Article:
It is often easy to compare, in dimension one, an histogram and the underlying density. This is quite useful when one want to visually evaluate the goodness of fit between the data and the model. Unfortunately, as soon as the dimesion goes higher, this visualization is harder to obtain. Here, I will present a short snippet rendering the following plot:

The heatmap is flat, on top of it, a wireframe is plotted and the sampled points are constrained to have the same height as the wireframe, so that their density is more visual.

Feel free to use the snippet below :)

```
from mpl_toolkits.mplot3d import Axes3D
import numpy as np
import matplotlib.pyplot as plt
from matplotlib import cm
from scipy.stats import multivariate_normal
# Sample parameters
mu = np.array([0, 0])
sigma = np.array([[0.7, 0.2], [0.2, 0.3]])
rv = multivariate_normal(mu, sigma)
sample = rv.rvs(500)
# Bounds parameters
x_abs = 2.5
y_abs = 2.5
x_grid, y_grid = np.mgrid[-x_abs:x_abs:.02, -y_abs:y_abs:.02]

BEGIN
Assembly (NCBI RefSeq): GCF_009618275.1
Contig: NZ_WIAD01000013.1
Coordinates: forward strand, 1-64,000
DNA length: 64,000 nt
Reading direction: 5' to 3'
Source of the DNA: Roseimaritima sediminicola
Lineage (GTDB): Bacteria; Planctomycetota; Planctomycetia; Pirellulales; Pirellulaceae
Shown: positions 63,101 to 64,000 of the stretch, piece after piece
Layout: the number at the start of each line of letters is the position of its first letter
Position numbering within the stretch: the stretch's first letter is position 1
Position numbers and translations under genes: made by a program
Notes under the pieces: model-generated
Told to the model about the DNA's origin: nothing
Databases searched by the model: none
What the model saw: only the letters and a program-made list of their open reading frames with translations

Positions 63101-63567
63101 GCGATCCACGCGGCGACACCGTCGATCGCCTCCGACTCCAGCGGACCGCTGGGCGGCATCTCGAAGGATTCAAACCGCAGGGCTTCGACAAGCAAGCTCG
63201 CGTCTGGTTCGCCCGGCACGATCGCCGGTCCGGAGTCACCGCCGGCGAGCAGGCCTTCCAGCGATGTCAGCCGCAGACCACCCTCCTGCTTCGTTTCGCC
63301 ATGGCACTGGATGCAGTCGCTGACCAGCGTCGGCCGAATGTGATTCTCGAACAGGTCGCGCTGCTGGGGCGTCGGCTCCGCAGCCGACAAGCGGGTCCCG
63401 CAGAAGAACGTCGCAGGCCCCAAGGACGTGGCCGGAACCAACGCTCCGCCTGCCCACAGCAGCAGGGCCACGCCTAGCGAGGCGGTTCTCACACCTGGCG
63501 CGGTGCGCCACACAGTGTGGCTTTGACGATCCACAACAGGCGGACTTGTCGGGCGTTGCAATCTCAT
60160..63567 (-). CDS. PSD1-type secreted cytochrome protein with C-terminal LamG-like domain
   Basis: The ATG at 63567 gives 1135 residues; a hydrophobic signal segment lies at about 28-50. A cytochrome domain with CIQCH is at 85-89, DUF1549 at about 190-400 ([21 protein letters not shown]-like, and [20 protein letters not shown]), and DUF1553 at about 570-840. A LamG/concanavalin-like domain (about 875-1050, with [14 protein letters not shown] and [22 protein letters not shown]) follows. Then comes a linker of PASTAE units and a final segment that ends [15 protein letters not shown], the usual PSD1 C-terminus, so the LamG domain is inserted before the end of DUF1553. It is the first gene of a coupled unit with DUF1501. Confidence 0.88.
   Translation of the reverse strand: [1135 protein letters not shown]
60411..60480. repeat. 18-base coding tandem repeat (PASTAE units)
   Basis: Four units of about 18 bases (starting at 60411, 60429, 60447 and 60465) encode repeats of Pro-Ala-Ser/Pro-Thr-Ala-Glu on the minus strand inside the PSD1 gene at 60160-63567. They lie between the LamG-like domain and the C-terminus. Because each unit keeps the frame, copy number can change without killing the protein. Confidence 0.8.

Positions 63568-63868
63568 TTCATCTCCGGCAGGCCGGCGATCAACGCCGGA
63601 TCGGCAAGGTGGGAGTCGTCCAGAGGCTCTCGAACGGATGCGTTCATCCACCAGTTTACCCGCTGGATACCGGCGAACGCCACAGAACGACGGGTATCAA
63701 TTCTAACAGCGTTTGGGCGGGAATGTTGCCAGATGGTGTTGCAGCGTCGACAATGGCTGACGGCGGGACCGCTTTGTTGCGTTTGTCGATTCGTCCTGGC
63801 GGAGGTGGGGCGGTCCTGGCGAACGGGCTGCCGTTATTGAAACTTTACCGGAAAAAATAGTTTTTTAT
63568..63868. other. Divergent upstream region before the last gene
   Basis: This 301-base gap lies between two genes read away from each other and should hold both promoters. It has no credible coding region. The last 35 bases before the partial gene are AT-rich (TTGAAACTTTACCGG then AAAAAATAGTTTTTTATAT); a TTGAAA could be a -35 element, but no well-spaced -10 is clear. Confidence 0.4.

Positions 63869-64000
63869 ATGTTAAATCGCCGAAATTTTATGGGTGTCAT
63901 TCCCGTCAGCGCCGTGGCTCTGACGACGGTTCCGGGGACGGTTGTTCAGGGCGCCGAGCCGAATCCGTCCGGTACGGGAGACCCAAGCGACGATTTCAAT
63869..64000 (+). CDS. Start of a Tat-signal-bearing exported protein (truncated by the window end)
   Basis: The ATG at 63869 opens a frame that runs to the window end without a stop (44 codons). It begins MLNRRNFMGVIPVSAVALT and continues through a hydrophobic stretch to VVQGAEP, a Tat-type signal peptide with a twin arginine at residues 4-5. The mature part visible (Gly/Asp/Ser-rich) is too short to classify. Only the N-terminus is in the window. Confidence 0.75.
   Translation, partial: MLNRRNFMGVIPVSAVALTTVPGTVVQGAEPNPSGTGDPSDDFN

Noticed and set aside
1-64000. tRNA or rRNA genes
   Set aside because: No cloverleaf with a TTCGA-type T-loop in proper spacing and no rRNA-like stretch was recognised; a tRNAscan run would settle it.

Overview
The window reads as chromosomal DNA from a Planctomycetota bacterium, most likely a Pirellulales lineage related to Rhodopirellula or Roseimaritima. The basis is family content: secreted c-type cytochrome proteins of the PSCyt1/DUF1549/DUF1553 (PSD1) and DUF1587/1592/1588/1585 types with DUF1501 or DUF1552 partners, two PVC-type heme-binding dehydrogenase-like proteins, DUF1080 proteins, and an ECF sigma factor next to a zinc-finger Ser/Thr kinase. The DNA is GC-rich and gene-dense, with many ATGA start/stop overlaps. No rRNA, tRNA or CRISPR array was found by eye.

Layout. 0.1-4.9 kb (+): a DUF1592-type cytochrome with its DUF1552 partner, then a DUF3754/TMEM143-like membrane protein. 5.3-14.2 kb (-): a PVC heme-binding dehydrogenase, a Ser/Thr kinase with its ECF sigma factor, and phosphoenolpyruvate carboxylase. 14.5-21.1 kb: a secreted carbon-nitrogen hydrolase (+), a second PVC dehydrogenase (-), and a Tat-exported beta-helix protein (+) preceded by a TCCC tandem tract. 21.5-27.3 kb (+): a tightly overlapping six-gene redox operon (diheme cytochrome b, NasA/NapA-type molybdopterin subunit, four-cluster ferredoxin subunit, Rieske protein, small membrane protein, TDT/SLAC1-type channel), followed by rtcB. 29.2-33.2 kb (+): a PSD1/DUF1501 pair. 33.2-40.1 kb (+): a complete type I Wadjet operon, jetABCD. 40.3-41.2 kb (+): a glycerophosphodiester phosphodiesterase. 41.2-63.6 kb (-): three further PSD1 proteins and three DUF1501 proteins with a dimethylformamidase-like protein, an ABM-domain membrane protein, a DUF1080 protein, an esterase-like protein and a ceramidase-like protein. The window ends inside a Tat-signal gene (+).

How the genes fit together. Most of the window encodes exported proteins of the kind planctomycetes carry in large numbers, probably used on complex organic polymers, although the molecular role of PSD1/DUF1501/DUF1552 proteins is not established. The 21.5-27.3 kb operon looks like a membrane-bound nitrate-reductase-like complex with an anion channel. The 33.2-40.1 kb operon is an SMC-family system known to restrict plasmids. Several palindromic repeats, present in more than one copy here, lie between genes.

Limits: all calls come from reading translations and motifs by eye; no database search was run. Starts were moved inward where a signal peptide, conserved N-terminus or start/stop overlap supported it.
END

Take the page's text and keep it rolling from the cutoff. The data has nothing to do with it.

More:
pos = np.empty(x_grid.shape + (2,))
pos[:, :, 0] = x_grid
pos[:, :, 1] = y_grid
levels = np.linspace(0, 1, 40)
fig = plt.figure()
ax = fig.gca(projection='3d')
# Removes the grey panes in 3d plots
ax.xaxis.set_pane_color((1.0, 1.0, 1.0, 0.0))
ax.yaxis.set_pane_color((1.0, 1.0, 1.0, 0.0))
ax.zaxis.set_pane_color((1.0, 1.0, 1.0, 0.0))
# The heatmap
ax.contourf(x_grid, y_grid, 0.1 * rv.pdf(pos),
zdir='z', levels=0.1 * levels, alpha=0.9)
# The wireframe
ax.plot_wireframe(x_grid, y_grid, rv.pdf(
pos), rstride=10, cstride=10, color='k')
# The scatter. Note that the altitude is defined based on the pdf of the
# random variable
ax.scatter(sample[:, 0], sample[:, 1], 1.05 * rv.pdf(sample), c='k')
ax.legend()
ax.set_title("Gaussian sample and pdf")
ax.set_xlim3d(-x_abs, x_abs)
ax.set_ylim3d(-y_abs, y_abs)
ax.set_zlim3d(0, 1)
plt.show()
```

# Learning more

Data Visualization with Python for Beginners and Matplotlib 3.0 Cookbook are complete references for using Matplotlib and Seaborn